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Supporting patients with long COVID return to work.

Chew-Graham

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Abstract

Post-COVID-19 syndrome, often called ‘long COVID’ refers to signs and/or symptoms that develop following COVID-19 infection, which continue for more than 12 weeks and are not explained by an alternative diagnosis.1 Long COVID presents with clusters of symptoms, often overlapping, can affect any system in the body, and fluctuate in time and severity. Symptoms of long COVID that commonly impact on function and may impede return to work (including travel to and from work) include fatigue, shortness of breath, chest pain, and neurocognitive impairment.1

This article presents the guiding principles of supporting people with long COVID to return to work based on a review of the current literature and guidance from the Faculty of Occupational Medicine of the Royal College of Physicians.2 Return to work can be an effective part of rehabilitation from illness and is generally good for health, providing a sense of purpose, boosting self-esteem, and enabling financial independence.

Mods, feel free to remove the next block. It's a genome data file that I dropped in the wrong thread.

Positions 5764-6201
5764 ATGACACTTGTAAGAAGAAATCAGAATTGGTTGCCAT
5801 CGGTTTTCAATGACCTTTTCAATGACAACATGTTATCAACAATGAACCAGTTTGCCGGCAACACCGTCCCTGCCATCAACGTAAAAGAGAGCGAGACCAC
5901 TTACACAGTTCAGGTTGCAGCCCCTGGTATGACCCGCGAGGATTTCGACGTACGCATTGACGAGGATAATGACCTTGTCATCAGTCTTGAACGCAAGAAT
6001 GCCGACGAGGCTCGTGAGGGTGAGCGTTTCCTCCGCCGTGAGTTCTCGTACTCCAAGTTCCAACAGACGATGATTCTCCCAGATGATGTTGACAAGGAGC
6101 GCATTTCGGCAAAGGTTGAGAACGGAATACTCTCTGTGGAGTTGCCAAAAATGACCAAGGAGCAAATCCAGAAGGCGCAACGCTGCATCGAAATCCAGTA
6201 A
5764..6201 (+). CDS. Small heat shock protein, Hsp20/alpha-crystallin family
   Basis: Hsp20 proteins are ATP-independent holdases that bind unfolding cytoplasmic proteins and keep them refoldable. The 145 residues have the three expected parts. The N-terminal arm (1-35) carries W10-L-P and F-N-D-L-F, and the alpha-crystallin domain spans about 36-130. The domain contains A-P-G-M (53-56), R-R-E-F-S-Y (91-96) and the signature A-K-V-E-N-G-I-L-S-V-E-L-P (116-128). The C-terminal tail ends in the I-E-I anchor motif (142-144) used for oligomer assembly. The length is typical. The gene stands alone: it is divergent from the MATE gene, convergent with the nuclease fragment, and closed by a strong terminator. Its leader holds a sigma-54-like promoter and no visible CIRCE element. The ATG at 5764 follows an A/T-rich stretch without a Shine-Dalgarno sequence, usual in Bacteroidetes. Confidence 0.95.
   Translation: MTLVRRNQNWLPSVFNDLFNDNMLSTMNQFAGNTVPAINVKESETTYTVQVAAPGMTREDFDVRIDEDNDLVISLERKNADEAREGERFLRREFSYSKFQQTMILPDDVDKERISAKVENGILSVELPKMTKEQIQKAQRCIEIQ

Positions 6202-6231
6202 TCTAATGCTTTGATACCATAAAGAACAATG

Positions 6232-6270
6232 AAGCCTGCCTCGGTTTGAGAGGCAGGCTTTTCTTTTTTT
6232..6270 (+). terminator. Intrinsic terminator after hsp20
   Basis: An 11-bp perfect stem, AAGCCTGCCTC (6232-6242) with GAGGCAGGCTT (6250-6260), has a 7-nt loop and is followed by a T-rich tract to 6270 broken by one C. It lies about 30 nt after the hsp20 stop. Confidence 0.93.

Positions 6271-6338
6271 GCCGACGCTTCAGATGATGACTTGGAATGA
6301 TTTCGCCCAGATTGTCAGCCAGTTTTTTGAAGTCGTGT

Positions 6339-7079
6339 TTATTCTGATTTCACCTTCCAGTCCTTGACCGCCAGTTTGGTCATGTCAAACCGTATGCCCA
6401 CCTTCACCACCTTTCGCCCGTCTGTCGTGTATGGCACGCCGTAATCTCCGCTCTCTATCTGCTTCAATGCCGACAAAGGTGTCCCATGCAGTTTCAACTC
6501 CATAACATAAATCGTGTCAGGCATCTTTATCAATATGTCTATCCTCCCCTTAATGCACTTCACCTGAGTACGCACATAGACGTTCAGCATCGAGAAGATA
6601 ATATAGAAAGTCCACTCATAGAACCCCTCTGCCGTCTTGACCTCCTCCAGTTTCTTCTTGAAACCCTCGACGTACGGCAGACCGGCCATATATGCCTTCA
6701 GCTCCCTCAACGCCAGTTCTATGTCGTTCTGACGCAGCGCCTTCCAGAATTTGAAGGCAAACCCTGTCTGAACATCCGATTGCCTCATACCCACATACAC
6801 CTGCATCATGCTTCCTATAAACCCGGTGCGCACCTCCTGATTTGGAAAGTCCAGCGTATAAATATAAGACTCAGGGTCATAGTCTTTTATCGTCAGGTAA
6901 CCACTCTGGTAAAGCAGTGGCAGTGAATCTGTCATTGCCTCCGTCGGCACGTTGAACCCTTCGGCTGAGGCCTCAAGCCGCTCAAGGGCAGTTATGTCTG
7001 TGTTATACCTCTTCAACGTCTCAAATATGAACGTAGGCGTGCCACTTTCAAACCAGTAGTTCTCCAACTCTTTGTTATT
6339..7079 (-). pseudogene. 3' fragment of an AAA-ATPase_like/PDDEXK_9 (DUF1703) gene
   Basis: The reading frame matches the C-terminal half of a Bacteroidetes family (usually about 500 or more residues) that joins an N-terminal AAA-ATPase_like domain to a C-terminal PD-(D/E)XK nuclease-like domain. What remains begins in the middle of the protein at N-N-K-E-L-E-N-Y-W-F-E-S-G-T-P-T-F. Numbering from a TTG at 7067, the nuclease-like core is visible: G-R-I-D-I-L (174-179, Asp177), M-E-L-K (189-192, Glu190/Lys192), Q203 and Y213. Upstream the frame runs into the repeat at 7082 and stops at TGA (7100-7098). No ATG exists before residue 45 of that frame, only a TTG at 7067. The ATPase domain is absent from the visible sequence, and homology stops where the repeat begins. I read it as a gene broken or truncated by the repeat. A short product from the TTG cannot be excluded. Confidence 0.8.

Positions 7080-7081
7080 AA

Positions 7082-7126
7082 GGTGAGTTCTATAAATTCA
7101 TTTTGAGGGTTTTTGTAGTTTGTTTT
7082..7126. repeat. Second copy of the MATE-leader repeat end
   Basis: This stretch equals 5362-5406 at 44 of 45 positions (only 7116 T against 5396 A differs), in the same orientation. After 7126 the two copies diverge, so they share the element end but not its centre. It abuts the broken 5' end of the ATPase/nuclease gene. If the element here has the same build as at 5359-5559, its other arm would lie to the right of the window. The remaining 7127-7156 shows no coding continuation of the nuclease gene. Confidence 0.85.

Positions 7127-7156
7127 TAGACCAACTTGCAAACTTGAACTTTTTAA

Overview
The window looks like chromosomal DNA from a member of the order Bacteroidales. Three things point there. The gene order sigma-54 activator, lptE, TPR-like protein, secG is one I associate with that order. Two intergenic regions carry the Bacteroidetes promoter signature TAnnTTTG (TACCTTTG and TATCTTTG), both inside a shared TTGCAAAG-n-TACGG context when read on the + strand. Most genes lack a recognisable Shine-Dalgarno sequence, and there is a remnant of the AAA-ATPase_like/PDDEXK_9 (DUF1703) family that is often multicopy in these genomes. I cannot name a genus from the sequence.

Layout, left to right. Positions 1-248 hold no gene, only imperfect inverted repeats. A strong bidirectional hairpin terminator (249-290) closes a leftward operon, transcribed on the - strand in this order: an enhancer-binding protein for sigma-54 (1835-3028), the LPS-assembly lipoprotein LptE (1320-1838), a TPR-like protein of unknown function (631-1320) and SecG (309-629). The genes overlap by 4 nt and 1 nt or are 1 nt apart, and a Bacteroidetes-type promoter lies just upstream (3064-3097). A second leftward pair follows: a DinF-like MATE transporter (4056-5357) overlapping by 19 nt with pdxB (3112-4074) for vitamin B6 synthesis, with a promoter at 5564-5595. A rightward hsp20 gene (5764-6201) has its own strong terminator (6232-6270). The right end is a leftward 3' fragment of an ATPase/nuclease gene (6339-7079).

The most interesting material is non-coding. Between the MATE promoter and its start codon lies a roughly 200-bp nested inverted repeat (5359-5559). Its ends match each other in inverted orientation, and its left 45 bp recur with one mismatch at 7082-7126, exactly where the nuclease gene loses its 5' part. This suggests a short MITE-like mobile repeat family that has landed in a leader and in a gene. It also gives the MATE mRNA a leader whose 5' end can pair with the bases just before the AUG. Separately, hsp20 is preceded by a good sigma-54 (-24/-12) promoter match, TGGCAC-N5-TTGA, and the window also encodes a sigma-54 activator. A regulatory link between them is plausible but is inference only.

The risk of falling out of work increases steeply with the length of time someone has been on sick leave, with the probability of a person not being able to return to work reaching approximately 50% after 6 months of sick leave.3 It is therefore important to note that a person can begin the return to work process before they are 100% fit. Many people can work effectively despite significant illness or disability, particularly if they are provided with suitable support in the workplace.

Citation

Chew-Graham. (2021). Supporting patients with long COVID return to work. British Journal of General Practice (BJGP), 508 - 509. https://doi.org/10.3399/bjgp21X717533

Acceptance Date Oct 28, 2021
Publication Date Nov 1, 2021
Journal British Journal of General Practice
Print ISSN 0960-1643
Publisher Royal College of General Practitioners
Pages 508 - 509
DOI https://doi.org/10.3399/bjgp21X717533
Publisher URL https://bjgp.org/content/71/712/508

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